NavBox - Change of plansJuly 31, 2015
When I’ve earlier been into cross-platform JS app development I’ve mainly been trying cloud-based solutions like Monaca as well as I’ve been checking out the possibilites of Chrome apps. Though there are some downsides with using a cloud development platform like Monaca. If you don’t pay for their services you can’t use their command line tools which means that you’re quite limited if you want to use more advanced development methods involving different preprocessors etc. That’s the reason why I’ve chosen to go for a barebone Cordova approach this time.
There are a few reasons to use Vue over Angular, although they might not apply for everyone:
Vue.js is a more flexible, less opinionated solution. That allows you to structure your app the way you want it to be, instead of being forced to do everything the Angular way. It’s only an interface layer so you can use it as a light feature in pages instead of a full blown SPA. It gives you bigger room to mix and match with other libraries, but you are also responsible for making more architectural decisions. For example, Vue.js’ core doesn’t come with routing or ajax functionalities by default, and usually assumes you are building the application using an external module bundler. This is probably the most important distinction.
Vue.js is much simpler than Angular, both in terms of API and design. You can learn almost everything about it really fast and get productive.
Vue.js has better performance because it doesn’t use dirty checking. Angular gets slow when there are a lot of watchers, because every time anything in the scope changes, all these watchers need to be re-evaluated again. Vue.js doesn’t suffer from this because it uses a transparent dependency-tracking observing system – all changes trigger independently unless they have explicit dependency relationships.
Vue.js has a clearer separation between directives and components. Directives are meant to encapsulate DOM manipulations only, while Components stand for a self-contained unit that has its own view and data logic. In Angular there’s a lot of confusion between the two.
Though of course we are all entitled to our own opinions and just because I really like Vue.js does not mean that you necessarily share my view. For smaller projects like this I personally don’t really see why I should chose a framework like Angular over Vue.js though. I’m by the way going for a modular approach with Vue.js. Using the component system in the framework together with Webpack I can easily separate the different parts of the interface into separate module files. Currently I’m only using one file for each module with the following structure:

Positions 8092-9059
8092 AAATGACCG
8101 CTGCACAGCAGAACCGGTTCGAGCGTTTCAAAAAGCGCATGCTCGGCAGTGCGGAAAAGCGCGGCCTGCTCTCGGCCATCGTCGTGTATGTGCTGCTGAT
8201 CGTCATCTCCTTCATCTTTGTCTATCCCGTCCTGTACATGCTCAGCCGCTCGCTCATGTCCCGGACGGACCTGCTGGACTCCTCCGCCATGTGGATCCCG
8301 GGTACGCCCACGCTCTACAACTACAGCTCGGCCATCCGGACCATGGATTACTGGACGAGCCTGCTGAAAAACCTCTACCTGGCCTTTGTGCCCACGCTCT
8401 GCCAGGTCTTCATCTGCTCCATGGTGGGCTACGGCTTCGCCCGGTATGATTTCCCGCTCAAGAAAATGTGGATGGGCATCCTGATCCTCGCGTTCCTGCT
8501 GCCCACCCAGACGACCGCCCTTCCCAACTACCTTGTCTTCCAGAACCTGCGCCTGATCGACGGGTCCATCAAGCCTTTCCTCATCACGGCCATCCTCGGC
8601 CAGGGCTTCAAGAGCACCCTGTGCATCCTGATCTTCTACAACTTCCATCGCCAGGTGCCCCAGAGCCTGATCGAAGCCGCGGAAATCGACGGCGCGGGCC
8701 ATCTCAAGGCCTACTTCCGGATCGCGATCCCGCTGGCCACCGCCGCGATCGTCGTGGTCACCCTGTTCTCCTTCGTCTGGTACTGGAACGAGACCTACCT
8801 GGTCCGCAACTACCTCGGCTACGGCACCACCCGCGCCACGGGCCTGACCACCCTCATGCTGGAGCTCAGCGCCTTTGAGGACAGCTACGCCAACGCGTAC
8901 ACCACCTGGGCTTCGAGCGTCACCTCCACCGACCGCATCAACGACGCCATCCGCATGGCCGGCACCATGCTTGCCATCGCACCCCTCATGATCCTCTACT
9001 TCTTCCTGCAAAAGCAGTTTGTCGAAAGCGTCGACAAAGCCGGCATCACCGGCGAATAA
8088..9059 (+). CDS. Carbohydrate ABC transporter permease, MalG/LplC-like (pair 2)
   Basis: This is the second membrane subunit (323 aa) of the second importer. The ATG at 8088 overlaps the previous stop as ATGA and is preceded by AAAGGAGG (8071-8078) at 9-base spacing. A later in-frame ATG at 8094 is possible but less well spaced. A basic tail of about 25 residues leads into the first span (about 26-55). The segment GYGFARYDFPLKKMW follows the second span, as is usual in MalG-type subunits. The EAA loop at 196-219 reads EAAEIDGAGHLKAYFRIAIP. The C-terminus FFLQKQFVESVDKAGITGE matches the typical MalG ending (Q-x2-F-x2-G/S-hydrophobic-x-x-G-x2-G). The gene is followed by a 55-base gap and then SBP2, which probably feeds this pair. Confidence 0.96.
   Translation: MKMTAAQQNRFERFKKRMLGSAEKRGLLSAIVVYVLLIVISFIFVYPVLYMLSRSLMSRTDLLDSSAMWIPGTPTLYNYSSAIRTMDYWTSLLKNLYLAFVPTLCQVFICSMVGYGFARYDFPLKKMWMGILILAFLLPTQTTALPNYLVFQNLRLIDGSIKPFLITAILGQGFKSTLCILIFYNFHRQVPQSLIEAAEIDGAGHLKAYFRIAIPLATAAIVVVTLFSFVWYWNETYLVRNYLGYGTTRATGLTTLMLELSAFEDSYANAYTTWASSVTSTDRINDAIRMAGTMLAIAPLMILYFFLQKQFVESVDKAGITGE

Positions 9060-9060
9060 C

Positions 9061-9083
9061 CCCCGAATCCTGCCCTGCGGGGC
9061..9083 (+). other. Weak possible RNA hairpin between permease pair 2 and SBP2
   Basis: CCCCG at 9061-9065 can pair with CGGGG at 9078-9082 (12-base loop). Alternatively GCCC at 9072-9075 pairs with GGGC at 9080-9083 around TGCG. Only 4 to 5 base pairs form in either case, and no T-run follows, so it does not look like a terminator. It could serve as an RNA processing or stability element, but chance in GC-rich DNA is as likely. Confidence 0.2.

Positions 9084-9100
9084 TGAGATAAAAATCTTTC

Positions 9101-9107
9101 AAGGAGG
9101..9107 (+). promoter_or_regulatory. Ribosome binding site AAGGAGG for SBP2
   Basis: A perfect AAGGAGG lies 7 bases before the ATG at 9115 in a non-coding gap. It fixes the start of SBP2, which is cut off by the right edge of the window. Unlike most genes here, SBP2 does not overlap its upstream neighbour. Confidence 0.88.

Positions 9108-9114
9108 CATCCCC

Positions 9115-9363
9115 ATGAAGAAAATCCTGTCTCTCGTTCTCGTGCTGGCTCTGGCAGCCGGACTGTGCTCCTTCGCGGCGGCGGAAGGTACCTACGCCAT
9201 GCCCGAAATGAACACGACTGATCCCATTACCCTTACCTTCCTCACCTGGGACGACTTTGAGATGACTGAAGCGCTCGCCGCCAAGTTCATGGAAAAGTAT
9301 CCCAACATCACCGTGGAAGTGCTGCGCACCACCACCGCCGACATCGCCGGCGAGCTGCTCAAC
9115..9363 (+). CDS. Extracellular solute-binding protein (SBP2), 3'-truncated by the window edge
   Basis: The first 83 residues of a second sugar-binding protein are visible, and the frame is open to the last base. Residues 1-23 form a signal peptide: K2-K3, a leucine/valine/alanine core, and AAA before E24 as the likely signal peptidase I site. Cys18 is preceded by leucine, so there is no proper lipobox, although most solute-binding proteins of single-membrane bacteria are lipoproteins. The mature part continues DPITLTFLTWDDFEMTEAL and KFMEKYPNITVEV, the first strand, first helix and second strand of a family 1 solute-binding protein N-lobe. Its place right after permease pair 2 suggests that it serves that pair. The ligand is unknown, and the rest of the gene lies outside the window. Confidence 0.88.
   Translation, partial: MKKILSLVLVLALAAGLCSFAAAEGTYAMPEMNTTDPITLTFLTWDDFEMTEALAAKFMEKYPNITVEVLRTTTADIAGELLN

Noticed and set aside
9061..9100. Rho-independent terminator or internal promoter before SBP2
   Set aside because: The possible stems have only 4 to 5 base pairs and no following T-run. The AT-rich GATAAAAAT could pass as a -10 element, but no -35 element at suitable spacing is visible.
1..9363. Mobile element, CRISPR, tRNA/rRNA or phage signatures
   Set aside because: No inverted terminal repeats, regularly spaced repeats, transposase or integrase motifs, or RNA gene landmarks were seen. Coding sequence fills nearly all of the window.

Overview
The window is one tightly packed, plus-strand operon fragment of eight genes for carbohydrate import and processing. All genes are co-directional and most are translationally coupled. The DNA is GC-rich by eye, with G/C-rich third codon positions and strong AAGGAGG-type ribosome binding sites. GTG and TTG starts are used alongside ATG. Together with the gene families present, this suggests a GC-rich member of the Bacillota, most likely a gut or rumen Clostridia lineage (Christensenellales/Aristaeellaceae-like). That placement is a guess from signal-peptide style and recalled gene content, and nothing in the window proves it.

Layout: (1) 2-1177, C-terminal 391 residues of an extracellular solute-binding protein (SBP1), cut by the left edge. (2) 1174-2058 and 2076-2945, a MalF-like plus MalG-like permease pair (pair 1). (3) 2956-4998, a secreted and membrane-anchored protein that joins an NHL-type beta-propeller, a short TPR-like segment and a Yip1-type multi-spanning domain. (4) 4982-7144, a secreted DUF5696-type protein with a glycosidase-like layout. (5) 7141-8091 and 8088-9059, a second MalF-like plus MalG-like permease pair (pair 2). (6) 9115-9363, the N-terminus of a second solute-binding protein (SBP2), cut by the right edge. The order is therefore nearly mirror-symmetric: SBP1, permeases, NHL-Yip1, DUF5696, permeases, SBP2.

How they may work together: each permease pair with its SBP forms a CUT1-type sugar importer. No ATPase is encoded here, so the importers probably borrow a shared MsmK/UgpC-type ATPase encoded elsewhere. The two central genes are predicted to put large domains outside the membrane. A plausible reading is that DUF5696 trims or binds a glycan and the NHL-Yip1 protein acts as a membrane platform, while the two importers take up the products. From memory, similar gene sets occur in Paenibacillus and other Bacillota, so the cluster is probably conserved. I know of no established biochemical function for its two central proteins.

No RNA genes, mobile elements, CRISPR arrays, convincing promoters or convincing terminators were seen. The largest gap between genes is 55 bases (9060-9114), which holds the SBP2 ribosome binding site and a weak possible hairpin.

Though if needed it’s of course possible split it up in even smaller parts and writing the style and template code in separate files.
To give myself some basic tools for creating the UI I’ve chosen to use the Pure framework. It’s also very lightweight and contains an easy to use grid system for rapid UI prototyping. As this will, at least for now, only be a product that I’ll be using for myself I don’t actually care that much about the UI. It of course needs all the functionality I want but the esthetics aren’t too important to me.
Today I’ve put together a basic UI idea for one of the three main “views” of the application. In this view I will get details about the USV:s position, speed, heading etc. It also contains a small Leaflet map where the vehicle’s position will be displayed as well as the waypoints. Though all the actual data and numbers you see on the image below are just placeholders and there’s very little logic implemented so far.
The “Manual Control” view that will be added later will probably contain some controls for sending commands to the vessel. For example to cancel the navigation and make the vehicle drive home or adjusting speed etc. The “Waypoints” view will feature a much bigger map as well as a toolbar for adding/editing and deleting waypoints. Though before I implement those two views I will try to make sure that the communication between the Android device and the PSoC board is working so that I can get some real data for the info view.
I haven’t implemented any routing functionality yet neither. Currently Vue.js does not have any built-in router. Though there is one that’s under development and not fully released yet. An other possibility is to use a stand-alone routing library like Page.js or Director. I’ve not decided for sure how I’ll solve this, I might perhaps first try the vue-router and see if I can get it to work. If not I’ll probably go for a stand-alone routing lib.